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P2 Outcomes in adults following anatomic repair of congenitally corrected transposition of the great arteries
  1. Sayqa Arif,
  2. Sarah Bowater,
  3. Paul Clift,
  4. Sara Thorne,
  5. Lucy Hudsmith
  1. Department of Cardiology and Adult Congenital Heart Disease, University Hospitals Birmingham NHS Trust, Birmingham, UK


Introduction Anatomic repair (double switch operation) for congenitally corrected transposition of the great arteries (ccTGA) is associated with good short to mid-term outcomes. An increasing number of these patients are surviving to adulthood. There is a paucity of data in adults regarding late sequelae. We sought to determine the long-term outcomes in older patients who have previously undergone a double switch operation for ccTGA.

Methods A retrospective analysis of 16 patient records from 2001 to 2015 from a single institution was conducted. Median age was 23 years (range 18–56 years, 14 male). Six patients had undergone a Senning-arterial switch and 10 patients underwent a Rastelli-Senning procedure. Associated defects included VSD (n = 13), pulmonary stenosis (n = 2) and pulmonary atresia (n = 13). Three patients had undergone prior pulmonary artery banding and 7 patients systemic-pulmonary artery shunting. We determined freedom from re-operation/intervention, development of systemic left ventricular (LV) dysfunction, systemic mitral regurgitation, conduction disorders and arrhythmias.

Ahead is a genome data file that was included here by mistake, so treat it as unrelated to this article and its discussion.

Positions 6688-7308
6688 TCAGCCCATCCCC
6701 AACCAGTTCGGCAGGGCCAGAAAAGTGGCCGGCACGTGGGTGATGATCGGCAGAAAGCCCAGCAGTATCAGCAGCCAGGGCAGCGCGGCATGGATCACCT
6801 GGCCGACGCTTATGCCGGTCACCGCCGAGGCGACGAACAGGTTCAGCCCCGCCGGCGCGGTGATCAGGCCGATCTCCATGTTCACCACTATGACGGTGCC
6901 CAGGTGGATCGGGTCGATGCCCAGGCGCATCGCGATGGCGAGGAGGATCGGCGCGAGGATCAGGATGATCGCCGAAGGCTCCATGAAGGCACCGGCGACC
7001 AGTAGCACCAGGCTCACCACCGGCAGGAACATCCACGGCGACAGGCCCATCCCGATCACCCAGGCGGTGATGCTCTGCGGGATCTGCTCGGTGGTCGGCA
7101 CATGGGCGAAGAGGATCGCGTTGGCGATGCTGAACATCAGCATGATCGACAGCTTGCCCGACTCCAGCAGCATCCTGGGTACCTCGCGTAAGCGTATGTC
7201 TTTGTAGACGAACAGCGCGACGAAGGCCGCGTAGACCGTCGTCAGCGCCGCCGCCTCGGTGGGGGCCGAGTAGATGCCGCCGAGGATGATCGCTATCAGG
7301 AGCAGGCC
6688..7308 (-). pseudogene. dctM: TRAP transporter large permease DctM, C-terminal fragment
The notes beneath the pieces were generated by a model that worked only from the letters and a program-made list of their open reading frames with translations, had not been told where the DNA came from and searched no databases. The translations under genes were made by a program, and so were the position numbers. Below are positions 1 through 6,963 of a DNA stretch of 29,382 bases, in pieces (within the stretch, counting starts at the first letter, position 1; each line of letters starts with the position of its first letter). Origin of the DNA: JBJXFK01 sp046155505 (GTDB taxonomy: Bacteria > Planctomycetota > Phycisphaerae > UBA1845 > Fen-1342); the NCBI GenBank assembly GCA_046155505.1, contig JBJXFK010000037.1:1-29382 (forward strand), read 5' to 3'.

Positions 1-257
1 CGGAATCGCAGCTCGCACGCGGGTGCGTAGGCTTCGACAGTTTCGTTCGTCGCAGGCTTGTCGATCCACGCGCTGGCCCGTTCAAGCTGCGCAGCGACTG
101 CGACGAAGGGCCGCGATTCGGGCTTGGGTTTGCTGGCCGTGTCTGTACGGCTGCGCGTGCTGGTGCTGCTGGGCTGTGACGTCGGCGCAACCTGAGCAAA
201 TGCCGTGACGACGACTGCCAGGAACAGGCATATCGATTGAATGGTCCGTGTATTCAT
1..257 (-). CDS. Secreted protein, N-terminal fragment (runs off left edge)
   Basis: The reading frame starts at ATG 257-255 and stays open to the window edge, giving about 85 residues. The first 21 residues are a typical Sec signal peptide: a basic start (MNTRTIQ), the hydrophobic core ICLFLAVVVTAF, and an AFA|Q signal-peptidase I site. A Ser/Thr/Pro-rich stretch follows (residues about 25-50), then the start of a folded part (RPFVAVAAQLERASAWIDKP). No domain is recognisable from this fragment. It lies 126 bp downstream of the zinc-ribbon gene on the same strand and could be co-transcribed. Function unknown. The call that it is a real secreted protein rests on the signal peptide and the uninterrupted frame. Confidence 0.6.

Results Median follow-up was 19 years (18–21 years). Eleven patients required further surgery with 4 patients having undergone two subsequent operations. Following anatomic repair, median time to 1st operation was 11 years (7–13 years). Indications for re-operation included re-do RV-PA conduit in the Rastelli-Senning patients (n = 8) and aortic valve replacement in the Senning-arterial group (n = 3). 5 patients developed atrio-ventricular conduction block requiring a pacemaker. Three patients developed atrial arrhythmias, with 2 requiring ablation procedures. Six patients developed LV dysfunction. There were no deaths or need for cardiac transplantation in this series.

Conclusion The majority of patients required a second operation, largely in the Rastelli-Senning group. In the Senning-arterial group, late aortic valve insufficiency occurred in 50% of the patients. Conduction disease and atrial arrhythmias contribute to late morbidity in these patients. Nevertheless, the majority of patients are free of heart failure. Despite good short-term outcomes and survival following anatomic repair, careful long-term evaluation for structural and electrophysiological abnormalities is required.

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